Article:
A histogram showing the observed occurrence of space groups for protein crystals (right). Each bar represents the occurrence of a single space group. The panel on the right shows the 65 ‘biological’ space groups (presented in their standard numerical order) colored according to their ‘dimensionality’, according to Wukovitz and Yeates (red: D=7 [only P212121]; green: D=6; purple: D=5; blue: D=4 [too rare to be easily visible]). The value of D, computed from purely mathematical quantities related to space group symmetry, divides the 65 space groups into nearly non-overalapping preference categories. The panel on the left shows a rough prediction of what might be expected for crystallization from racemic protein samples. P1(bar) — the only space group out of 230 for which D=8 — has been predicted to dominate (see Wukovitz and Yeates, 1995), while P21/c and C2/c are also expected to be common. (Adapted from Yeates and Kent, 2012).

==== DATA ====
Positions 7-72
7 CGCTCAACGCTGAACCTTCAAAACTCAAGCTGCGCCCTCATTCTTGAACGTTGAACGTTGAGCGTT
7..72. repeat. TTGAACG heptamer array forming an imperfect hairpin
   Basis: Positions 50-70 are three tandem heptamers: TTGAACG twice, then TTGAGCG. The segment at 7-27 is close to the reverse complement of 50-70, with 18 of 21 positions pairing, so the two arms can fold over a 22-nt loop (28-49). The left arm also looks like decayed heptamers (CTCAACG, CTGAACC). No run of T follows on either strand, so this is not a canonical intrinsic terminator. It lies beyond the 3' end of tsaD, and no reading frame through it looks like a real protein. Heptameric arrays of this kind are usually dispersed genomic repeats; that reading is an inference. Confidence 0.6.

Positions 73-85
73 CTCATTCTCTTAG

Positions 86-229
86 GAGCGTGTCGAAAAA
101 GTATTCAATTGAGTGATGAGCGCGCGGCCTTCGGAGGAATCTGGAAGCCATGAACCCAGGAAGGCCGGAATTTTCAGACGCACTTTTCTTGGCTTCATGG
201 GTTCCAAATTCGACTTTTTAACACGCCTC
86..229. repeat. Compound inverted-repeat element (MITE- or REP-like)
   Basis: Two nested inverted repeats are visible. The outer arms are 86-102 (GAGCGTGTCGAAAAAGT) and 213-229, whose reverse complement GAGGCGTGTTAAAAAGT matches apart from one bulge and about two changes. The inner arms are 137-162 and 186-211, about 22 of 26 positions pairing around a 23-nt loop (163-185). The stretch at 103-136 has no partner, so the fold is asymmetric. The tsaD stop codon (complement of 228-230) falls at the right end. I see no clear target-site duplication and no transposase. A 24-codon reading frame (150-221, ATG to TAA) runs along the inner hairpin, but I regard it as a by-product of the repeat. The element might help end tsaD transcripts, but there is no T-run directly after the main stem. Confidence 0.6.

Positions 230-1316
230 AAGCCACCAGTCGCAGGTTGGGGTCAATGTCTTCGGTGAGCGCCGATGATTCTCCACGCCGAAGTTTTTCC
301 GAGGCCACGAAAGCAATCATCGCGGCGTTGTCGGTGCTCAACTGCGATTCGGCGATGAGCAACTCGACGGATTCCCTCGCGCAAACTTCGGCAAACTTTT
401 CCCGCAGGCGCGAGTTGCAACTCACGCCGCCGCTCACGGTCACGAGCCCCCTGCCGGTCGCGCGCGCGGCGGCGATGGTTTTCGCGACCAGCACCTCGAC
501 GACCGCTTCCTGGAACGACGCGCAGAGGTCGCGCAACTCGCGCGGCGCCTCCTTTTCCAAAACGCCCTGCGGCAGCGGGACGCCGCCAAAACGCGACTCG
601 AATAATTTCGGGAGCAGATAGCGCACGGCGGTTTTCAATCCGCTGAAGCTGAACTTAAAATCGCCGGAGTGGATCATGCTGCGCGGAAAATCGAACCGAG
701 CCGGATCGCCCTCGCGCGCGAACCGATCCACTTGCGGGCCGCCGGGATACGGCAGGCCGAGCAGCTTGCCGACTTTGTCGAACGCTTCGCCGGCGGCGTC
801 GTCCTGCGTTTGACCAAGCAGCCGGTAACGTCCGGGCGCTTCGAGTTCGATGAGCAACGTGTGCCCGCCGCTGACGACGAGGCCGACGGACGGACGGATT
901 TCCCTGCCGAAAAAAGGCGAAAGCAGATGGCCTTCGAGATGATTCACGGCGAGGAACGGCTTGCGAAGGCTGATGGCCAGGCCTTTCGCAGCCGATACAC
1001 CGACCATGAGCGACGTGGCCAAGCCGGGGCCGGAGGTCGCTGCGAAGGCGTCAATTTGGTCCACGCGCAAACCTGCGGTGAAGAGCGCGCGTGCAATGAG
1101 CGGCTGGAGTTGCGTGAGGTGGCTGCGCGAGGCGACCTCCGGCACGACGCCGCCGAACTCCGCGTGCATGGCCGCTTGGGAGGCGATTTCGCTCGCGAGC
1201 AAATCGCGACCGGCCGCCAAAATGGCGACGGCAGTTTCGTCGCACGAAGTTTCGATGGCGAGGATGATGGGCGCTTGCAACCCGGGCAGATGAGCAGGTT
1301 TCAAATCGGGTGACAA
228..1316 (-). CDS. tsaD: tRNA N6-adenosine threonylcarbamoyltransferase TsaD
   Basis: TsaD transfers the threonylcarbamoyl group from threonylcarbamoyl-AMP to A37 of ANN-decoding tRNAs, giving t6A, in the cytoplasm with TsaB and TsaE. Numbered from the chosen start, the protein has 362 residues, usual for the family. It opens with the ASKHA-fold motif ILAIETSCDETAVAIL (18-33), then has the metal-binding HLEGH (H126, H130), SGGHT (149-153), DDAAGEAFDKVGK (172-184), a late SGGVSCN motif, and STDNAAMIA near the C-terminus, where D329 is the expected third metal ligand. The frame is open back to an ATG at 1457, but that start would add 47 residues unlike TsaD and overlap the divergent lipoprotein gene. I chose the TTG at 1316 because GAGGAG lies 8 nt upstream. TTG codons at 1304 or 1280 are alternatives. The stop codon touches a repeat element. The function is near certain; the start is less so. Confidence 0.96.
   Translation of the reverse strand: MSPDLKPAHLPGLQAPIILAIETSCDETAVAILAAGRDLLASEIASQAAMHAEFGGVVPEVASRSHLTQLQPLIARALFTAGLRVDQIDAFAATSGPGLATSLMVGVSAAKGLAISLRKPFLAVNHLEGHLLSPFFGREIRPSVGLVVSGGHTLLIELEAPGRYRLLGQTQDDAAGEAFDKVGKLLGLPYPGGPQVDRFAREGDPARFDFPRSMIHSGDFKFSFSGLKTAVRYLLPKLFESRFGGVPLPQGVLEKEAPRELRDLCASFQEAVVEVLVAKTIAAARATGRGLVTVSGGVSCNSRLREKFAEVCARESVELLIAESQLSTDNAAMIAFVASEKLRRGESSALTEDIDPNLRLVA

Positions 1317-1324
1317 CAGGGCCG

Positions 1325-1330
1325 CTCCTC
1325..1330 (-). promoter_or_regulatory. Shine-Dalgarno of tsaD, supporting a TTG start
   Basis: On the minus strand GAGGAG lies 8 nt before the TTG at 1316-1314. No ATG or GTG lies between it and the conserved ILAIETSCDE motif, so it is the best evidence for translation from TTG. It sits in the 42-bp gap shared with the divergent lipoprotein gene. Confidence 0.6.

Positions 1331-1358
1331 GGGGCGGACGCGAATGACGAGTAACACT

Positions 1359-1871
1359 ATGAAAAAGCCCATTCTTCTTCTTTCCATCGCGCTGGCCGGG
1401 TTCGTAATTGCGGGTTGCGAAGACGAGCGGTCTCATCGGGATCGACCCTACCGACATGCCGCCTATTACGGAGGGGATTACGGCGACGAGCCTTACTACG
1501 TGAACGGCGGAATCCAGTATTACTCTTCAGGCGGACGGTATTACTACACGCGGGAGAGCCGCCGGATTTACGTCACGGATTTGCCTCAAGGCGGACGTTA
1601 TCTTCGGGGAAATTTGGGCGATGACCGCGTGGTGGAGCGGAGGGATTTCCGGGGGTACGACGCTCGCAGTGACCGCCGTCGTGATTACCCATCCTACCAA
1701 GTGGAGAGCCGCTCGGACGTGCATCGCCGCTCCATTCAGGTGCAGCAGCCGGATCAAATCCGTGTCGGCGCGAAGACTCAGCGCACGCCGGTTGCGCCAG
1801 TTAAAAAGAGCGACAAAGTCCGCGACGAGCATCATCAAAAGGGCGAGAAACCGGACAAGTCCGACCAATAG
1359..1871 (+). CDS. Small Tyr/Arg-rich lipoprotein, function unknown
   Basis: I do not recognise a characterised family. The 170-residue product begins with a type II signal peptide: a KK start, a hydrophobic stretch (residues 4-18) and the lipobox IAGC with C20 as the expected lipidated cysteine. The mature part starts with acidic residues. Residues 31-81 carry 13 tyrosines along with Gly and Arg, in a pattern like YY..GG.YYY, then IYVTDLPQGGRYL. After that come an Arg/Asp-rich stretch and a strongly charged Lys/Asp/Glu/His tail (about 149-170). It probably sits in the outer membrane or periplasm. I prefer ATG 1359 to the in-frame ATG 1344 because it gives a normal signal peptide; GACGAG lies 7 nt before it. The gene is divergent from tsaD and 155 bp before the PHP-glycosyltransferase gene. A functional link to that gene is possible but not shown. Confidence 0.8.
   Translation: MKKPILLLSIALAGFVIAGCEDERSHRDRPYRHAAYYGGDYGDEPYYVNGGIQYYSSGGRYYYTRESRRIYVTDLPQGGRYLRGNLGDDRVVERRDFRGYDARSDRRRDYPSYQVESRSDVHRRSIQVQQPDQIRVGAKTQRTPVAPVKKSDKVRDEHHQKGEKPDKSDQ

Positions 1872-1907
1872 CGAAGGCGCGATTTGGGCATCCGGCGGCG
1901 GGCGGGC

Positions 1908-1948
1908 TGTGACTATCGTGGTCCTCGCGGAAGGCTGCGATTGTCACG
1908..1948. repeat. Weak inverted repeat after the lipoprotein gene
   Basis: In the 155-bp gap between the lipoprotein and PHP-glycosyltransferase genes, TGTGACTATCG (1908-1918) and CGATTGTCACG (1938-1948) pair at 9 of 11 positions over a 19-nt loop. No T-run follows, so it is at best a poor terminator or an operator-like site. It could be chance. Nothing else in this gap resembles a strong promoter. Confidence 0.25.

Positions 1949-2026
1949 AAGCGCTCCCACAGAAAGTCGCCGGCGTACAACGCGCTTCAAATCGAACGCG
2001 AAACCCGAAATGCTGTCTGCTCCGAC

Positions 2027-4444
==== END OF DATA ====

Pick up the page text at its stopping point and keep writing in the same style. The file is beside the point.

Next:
The invention of native chemical ligation methods by Phil Dawson and Stephen Kent in the early 1990’s opened up prospects for chemically synthesizing larger protein molecules. Kent and co-workers have since tested racemic crystallography on a wide range of protein molecules. Current data provide strong support for the idea that proteins do crystalize with realtive ease from synthetic racemic mixtures (and most often in P1(bar) as predicted).

An example of a protein structure in a racemic crystal form in space group P1(bar). (Adapted from Yeates and Kent, 2012).
An example of a protein structure in a racemic crystal form in space group P1(bar). (Adapted from Yeates and Kent, 2012).
A pie chart showing the observed racemic space groups for protein crystals based on about 15 crystals obtained up until 2012. The emerging trend clearly confirms the prediction from theory in 1995. (Adapted from Yeates and Kent, 2012).
A pie chart showing the observed racemic space groups for protein crystals based on about 15 crystals obtained up until 2012. The emerging trend clearly confirms the prediction from theory in 1995. (Adapted from Yeates and Kent, 2012).

References:

structural, computational, and synthetic biology